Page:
Las Vegas Sands' (NYSE:LVS) first-quarter results certainly didn't look all that good. On a GAAP basis, the gaming company reported a $36 million net loss -- roughly three times the size of its loss last year. The loss stemmed from rising costs stacked on top of a flat top line. And even though borrowing costs fell dramatically from last year, $71 million in interest payments were enough to drag the $36 million in operating profit under water.

We've already seen reports from MGM Mirage (NYSE:MGM) and Wynn (NASDAQ:WYNN) (here and here), as well as a bunch of the smaller non-Vegas players such as Ameristar (NASDAQ:ASCA), Pinnacle (NYSE:PNK), and Penn National (NASDAQ:PENN). So how does Las Vegas Sands stack up? To keep it short and sweet, I'd say "pretty well."

MGM is at the bottom of the heap for me. Yes, yes, I know that its stock has been a tremendous performer over the past few months, and that it has CityCenter still on the horizon. However, it also has the weakest financial position of the major public players and has a lot of Las Vegas properties that have been marginalized by recent Strip development, and will be further marginalized when CityCenter launches. And, hey, there's a reason that Dubai World was excited to make CityCenter remote from any MGM bankruptcy.

But we're talking Las Vegas Sands here, not MGM. So what's the difference? A major part of the difference is that Sands is far less levered to The Las Vegas Strip than MGM. Over 65% of Sands' adjusted EBITDA from its properties came from its Macau properties in China, and overall, Macau seems to have been holding up better than The Strip. Plus, the properties on The Strip that it does own -- The Venetian and The Palazzo -- are very high quality.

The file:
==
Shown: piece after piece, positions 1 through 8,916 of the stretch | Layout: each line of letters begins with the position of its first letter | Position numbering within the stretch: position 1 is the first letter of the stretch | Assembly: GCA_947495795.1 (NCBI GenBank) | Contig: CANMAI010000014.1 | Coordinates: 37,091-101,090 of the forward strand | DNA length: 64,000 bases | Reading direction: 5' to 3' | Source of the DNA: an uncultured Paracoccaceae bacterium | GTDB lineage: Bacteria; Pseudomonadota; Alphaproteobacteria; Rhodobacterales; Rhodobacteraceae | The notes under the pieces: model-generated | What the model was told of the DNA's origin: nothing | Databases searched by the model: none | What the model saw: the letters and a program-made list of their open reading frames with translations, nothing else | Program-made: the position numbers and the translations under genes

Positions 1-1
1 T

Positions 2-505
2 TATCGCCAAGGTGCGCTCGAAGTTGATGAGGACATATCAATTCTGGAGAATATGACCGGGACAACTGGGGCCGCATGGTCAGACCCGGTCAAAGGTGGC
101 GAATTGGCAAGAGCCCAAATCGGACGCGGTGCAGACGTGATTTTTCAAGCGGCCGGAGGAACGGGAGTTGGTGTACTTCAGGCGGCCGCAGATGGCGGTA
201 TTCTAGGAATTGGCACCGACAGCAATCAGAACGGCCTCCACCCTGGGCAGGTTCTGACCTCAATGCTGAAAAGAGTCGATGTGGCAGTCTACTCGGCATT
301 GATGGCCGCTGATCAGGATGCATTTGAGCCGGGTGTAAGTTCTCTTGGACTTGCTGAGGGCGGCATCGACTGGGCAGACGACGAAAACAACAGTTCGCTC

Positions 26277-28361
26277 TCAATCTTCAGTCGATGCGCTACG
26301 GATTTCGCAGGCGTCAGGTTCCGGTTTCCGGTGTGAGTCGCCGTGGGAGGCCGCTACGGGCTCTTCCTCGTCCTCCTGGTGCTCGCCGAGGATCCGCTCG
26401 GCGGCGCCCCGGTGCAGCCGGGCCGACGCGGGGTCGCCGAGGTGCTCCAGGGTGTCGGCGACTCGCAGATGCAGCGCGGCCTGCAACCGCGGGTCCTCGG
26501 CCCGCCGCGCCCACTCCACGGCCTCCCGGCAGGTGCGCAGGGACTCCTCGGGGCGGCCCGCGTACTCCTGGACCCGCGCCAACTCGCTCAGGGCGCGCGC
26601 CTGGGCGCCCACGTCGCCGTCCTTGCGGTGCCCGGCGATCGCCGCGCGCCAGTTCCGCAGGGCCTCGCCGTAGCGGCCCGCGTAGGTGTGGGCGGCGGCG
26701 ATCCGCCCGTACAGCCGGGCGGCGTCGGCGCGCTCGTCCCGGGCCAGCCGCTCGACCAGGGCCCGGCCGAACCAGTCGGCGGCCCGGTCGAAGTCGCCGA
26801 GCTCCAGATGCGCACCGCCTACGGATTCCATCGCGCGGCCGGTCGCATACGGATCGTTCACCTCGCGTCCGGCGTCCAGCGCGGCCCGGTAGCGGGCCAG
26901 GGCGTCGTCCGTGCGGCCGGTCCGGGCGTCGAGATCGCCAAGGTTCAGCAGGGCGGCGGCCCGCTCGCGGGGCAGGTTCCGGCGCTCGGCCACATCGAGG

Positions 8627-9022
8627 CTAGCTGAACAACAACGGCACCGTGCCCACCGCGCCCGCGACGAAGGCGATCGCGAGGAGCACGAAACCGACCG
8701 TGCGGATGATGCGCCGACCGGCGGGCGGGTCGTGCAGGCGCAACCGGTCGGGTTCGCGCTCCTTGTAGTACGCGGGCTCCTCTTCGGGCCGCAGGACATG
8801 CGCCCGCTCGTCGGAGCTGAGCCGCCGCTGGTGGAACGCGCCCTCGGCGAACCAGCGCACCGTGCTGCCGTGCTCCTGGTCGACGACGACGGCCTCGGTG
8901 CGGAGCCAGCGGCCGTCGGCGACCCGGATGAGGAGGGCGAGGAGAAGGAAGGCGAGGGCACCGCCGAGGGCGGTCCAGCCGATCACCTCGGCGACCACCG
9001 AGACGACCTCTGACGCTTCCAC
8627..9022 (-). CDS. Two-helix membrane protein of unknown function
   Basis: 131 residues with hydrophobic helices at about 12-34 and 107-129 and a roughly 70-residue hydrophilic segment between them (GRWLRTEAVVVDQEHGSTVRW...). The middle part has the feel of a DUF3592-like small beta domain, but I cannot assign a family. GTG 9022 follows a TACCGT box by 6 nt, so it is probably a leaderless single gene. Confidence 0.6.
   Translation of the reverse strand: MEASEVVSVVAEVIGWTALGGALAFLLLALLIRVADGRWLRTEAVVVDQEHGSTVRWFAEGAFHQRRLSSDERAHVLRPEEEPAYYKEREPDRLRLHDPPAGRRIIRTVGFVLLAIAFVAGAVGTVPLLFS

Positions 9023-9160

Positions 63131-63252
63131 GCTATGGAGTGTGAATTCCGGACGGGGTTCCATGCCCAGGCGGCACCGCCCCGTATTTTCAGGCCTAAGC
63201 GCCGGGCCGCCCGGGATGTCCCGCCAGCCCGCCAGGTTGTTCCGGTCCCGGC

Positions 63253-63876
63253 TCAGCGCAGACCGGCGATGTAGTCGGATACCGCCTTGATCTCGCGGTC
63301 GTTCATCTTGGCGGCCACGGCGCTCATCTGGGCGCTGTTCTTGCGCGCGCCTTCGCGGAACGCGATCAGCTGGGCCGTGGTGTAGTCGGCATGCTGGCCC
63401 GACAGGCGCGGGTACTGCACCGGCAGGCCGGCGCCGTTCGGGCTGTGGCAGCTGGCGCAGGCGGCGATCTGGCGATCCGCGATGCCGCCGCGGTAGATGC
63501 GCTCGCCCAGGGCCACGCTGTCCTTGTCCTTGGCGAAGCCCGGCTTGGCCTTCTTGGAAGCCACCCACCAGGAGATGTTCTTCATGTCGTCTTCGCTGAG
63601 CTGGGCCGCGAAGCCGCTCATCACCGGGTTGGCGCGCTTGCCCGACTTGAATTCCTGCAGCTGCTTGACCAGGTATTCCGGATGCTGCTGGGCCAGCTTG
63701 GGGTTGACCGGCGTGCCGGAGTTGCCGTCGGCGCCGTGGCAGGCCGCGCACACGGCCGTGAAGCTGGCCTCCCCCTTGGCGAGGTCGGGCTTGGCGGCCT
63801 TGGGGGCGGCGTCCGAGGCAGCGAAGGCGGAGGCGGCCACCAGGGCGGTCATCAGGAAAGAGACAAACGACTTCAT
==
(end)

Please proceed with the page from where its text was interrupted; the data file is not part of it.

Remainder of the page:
And Sands is only going to get more diversified geographically. The company has two projects under construction -- Marina Bay Sands in Singapore and Sands Bethlehem in Bethlehem, Pa.

But right now, financial strength is what we need to focus on with the gaming companies. After all, it won't mean squat to equity investors how well the casino properties do if they get wiped out in bankruptcy. For now, Sands appears to be in relatively good position.

Although it carries a hulking $10.4 billion debt load, it has $2.8 billion in cash on hand. Interest coverage based on EBITDA was a somewhat tight 2.5, though interest coverage based on adjusted EBITDA -- which excludes pre-opening expenses -- was a downright comfortable 3.2.

The Venetian is hands down my favorite poker room on The Strip, and if Las Vegas Sands continues to plug away like this, it could move up the list to be one of my favorite gaming stocks.

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Fool contributor Matt Koppenheffer does not own shares of any of the companies mentioned. You can check out what Matt is keeping an eye on by visiting his CAPS portfolio, or you can follow Matt on Twitter @KoppTheFool. The Fool's disclosure policy can turn sand into glass.